The abolition of vetoes does not make the EU more geopolitical


This week, Merkel, Macron, Rutte and their colleagues will meet about the conditions at Europe’s external borders. Two months after the fake elections in Belarus, the EU is unable to impose sanctions against the Lukashenko regime. One Member State is blocking the decision: Cyprus. The island of more than 1 million inhabitants only wants to agree to the punitive measure for Belarus if the Union also imposes sanctions on its large neighbor Turkey, which violated Greek and Cypriot territorial waters with a lot of power this summer. This brutal linking of subjects is met with little understanding.

Ten days ago, the foreign ministers passed the matter on to the leaders. Merkel and Macron had to push the obstructive Cypriot president Anastasiades into his cage, was the thought. Only the summit planned for last week was postponed at the last because of a Covid case in the entourage of summit chairman Michel, who wanted to comply with the quarantine obligation. Video meetings on sensitive topics such as Russia and Turkey are pointless, so everyone will come to Brussels on Thursday – in the hope of restoring unity and capacity to act.

In EU circles, the Cypriot blockade is a textbook example of what is wrong with Europe’s foreign policy. How can Europe ever become a ‘player’ between the great powers America, Russia and China if one member state can take the whole club hostage?

The seemingly simple solution: abolish the vetoes. This is how Commission President Ursula von der Leyen reasoned in her recent State of the Union, the opening speech of the political season. And damn, for few proposals the European Parliament gave her more applause than when she advocated voting by majority on sanctions from now on.

Yet that is too bluntly. Take the Cypriot veto. This is a cry for attention, in a vital cause for the country itself. The unanimity rule is emergency life insurance. You can’t pull that card for every trifle in the EU, you will lose all credit. Cyprus is also only holding out because it is quietly receiving support from France, which also believes that Turkey should be tackled more harshly. The demand for unanimity forces all to reach agreement with 27. Open debate, substantive confrontation and insight into each other’s motives form, if successful, the basis for a lasting agreement. If the power of arguments is not enough, then behind the scenes other means of pressure against sleepers are conceivable than just the sword of the majority vote – a sword that can also leave deep wounds, as was shown in a vote on asylum quotas in 2015.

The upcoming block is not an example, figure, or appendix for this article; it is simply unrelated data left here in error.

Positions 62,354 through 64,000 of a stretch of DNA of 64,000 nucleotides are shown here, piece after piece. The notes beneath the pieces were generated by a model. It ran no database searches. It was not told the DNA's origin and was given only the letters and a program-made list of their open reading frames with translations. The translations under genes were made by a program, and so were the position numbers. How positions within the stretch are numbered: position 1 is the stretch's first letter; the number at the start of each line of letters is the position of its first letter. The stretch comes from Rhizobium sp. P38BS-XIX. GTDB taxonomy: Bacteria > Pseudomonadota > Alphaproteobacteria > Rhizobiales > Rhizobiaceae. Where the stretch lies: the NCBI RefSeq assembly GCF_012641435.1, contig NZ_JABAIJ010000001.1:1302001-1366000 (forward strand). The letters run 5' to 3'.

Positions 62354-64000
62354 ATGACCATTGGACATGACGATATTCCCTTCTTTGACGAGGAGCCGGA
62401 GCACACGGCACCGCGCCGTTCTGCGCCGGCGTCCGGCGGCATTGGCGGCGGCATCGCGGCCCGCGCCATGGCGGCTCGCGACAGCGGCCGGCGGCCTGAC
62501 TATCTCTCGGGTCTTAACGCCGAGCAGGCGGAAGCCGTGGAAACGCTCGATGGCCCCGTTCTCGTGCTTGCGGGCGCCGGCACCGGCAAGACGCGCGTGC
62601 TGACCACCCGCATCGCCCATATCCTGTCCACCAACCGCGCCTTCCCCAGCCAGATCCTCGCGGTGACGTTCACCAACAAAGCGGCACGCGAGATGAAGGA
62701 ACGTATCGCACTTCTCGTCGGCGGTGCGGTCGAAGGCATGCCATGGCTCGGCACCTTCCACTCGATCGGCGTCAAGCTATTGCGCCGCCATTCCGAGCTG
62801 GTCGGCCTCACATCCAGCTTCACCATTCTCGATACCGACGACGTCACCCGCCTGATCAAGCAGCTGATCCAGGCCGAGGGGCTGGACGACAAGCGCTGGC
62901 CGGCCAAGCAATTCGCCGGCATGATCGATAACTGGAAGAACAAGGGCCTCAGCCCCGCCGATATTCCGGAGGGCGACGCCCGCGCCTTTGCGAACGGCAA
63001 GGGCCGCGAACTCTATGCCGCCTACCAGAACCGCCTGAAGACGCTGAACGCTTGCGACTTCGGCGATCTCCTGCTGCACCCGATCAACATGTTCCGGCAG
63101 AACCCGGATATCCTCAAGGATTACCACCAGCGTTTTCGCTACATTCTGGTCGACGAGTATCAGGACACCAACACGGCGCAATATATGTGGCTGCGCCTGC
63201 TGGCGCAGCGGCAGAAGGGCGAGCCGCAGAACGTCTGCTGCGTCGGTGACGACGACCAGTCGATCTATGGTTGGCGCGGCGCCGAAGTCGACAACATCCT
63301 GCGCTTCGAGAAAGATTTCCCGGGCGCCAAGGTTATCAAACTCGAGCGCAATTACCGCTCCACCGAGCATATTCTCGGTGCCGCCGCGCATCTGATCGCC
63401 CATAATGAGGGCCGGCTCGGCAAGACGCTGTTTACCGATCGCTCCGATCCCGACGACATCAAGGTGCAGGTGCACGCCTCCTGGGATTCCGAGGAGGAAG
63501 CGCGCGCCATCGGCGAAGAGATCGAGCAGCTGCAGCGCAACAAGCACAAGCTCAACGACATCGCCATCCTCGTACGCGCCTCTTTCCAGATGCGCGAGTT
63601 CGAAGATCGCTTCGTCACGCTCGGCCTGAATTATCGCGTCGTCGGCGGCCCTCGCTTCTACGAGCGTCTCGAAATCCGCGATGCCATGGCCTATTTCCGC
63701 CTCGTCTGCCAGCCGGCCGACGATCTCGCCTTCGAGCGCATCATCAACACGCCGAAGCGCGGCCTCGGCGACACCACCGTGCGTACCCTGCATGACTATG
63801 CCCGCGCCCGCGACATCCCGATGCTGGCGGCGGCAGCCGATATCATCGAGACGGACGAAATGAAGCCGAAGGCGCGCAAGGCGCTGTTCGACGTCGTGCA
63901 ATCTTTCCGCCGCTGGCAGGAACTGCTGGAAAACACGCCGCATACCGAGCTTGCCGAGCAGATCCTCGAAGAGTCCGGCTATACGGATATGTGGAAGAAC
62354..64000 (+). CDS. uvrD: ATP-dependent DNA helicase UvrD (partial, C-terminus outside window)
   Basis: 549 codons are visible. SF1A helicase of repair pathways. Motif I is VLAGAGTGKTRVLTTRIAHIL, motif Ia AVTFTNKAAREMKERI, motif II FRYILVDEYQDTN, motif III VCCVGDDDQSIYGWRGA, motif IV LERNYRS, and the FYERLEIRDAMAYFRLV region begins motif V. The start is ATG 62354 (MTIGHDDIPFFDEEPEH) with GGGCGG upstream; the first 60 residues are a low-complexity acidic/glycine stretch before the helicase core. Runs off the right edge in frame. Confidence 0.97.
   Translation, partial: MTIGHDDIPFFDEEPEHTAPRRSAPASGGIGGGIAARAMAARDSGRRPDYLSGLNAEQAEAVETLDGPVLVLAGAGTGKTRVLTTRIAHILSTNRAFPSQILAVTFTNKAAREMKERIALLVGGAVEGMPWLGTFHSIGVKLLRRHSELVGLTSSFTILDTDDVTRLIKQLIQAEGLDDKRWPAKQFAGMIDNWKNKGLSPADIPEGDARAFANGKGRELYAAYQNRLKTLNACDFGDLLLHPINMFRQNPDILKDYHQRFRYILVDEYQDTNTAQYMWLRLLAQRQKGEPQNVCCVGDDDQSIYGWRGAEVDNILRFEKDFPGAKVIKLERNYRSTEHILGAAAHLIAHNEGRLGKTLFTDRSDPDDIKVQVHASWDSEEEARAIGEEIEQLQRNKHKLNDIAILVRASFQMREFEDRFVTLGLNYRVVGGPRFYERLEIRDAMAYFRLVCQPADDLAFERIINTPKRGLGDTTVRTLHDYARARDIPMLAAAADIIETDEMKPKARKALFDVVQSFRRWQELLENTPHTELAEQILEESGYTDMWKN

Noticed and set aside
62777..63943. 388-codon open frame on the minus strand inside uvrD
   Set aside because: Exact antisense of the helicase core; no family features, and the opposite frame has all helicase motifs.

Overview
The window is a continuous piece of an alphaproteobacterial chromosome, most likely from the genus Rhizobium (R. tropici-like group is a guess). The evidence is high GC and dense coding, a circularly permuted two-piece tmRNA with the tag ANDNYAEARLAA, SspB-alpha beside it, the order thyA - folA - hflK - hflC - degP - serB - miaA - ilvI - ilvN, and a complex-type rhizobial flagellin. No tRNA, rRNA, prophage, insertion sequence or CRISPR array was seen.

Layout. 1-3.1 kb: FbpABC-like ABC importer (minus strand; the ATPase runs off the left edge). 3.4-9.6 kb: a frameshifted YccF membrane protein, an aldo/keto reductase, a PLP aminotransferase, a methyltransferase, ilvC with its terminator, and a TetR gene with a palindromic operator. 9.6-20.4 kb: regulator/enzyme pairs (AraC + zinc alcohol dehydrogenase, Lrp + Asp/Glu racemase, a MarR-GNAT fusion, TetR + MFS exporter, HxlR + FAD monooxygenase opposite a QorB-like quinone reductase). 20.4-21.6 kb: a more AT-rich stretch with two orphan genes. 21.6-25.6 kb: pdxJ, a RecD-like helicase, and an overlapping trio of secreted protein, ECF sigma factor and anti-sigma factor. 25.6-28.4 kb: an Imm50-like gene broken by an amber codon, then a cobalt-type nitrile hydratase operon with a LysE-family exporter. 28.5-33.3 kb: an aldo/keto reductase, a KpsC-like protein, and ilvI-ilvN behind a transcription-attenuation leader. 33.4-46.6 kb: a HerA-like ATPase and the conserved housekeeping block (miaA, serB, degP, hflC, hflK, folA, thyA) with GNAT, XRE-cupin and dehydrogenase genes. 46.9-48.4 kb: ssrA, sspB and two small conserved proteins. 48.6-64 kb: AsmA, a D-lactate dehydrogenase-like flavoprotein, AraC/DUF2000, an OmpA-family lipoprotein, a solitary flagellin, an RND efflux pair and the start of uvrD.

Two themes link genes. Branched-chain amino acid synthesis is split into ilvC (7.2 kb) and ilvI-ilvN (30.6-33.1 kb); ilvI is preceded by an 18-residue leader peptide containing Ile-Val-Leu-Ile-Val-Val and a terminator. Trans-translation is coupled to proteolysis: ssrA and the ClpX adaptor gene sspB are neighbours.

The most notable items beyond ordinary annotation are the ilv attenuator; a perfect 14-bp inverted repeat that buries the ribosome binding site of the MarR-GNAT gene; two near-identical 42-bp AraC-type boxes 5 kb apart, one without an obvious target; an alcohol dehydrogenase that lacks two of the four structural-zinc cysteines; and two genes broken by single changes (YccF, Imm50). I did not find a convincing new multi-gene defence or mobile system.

In essence, the debate about veto versus majority is a Brussels reflex, a flight into policy instruments and procedures. More is needed to make Europe a player that defends its own interests robustly: a fundamental change in mentality, in strategic reflexes, in self and world view. Political philosopher and former Kremlin adviser Hans Kribbe writes that in his recent publication The Strongmen. European Encounters with Sovereign Power. It is a painstakingly written, masterful analysis of the logic and rationality of power politics. Faced with the claims and pranks of the strongmen surrounding us – Putin in Ukraine, Xi in the Balkans, Erdogan in the Mediterranean, Trump with sanctions – Europe must free itself from the role of the referee who, high above the game, proclaims universal truths. A player takes to the field and accepts, says Kribbe, to be in a battle over land, technology, influence, prestige – knowing that the opponents understand only the language of power. This metamorphosis is radical. You lose grip: the nice feeling of the referee’s whistle. But you also gain something: the freedom to determine interests, develop strategies, stand up for yourself.

Just about all responsibilities say that Europe must go the way of the player – Rutte last year in Zurich (“less naive”), Von der Leyen when she took office (“Geopolitical Commission”), Macron when he can (“sovereignty”). But the referee’s role continues to draw. See how Germany got into the mediating role in the summer near-war between Greece and Cyprus with Turkey.

I am not saying that it is necessarily a good idea to punish Turkey harshly. Erdogan could hit back hard. But who as a player wants to be able to deal a blow, must be strong himself. And accept the inevitable tension between being true to our highest values ​​and the ability to survive.

Luuk van Medelaar is a political philosopher, historian and professor of EU law (Leiden).

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